Now that we understand how the code is supposed to work let’s take a look at what’s actually happening.
Let’s log in and validate that the protected endpoints are protected.
Let’s leverage the user1 account.
Log in with the username,
user1, and the password,
Once logged in, you’ll be informed that you’ve been granted access to the user account. Next, the page should redirect you to a new page with the following message: “Welcome user1! Your secret phrase is My S3cret Phrase”.
The end result of logging in should be the following URL:
Let’s see what happens if we change the URL’s
id value from 1 to 2.
What is returned?
Access Denied. This means that the application is correctly leveraging the
validate_request function in the Python code.
Hm, since we’re authenticated as “user1”, let us change our current endpoint in the URL,
account_secret_phrase, to the endpoint
/account_password?id=1. The new URL should be the following:
When we do this, we should see the following string: “Welcome user1! Your password hash is 7c6a180b36896a0a8c02787eeafb0e4c”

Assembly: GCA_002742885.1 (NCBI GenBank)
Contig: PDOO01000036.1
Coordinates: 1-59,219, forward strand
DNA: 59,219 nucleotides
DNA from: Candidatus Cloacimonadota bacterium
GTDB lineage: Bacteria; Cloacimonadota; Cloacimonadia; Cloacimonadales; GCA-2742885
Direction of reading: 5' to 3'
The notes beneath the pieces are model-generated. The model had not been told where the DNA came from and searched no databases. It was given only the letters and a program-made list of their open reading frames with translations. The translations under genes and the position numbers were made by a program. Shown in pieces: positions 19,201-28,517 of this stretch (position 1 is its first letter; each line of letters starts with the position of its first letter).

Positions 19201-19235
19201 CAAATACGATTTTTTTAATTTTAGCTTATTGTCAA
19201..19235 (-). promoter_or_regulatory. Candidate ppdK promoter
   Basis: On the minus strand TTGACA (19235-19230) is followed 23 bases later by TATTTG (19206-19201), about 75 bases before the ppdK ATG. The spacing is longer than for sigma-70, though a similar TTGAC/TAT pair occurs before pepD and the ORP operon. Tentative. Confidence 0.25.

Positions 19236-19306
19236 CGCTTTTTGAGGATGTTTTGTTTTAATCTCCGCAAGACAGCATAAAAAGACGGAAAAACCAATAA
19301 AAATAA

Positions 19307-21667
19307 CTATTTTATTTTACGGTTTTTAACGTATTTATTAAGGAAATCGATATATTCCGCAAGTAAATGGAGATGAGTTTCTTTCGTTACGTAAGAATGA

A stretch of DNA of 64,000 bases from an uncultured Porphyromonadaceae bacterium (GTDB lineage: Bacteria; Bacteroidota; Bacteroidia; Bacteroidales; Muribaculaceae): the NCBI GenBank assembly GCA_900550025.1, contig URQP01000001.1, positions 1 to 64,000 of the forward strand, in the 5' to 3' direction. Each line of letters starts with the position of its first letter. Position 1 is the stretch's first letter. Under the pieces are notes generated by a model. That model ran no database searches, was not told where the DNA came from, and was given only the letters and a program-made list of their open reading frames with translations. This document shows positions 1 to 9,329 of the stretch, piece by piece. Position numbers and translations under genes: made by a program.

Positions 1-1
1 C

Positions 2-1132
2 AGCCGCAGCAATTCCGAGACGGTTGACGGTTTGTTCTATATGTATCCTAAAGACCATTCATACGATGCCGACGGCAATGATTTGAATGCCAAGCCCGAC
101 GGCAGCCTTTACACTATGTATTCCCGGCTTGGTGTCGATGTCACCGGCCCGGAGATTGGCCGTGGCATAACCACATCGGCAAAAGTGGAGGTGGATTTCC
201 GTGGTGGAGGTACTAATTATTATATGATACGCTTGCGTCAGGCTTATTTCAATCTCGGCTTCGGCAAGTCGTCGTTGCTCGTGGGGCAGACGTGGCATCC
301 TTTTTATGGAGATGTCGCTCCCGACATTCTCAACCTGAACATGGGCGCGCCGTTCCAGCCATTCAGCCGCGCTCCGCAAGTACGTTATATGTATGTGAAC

Let’s try the same thing before and change the URL’s
id to 2.
Uh oh! We didn’t receive the “Access Denied” message this time. Rather, we can see the other user’s password hash!
This is an example of an Insecure Direct Object Reference, known as IDOR for short. IDOR vulnerabilities are an incredibly common example of broken access controls. Due to a lack of proper validation, this class of vulnerability allows attackers to access potentially sensitive data directly. Depending on the application, this type of vulnerability can take many forms. An attacker can access sensitive data via a basic number, as we have here, a file name, a GUID value, or some other unique identifier. While some identifiers, such as a GUID, are random enough to be difficult to guess and, therefore, access, some, like basic numbers and filenames, may be easily guessable and accessible.
Now that we understand where the vulnerability exists, let’s fix our code in the next exercise.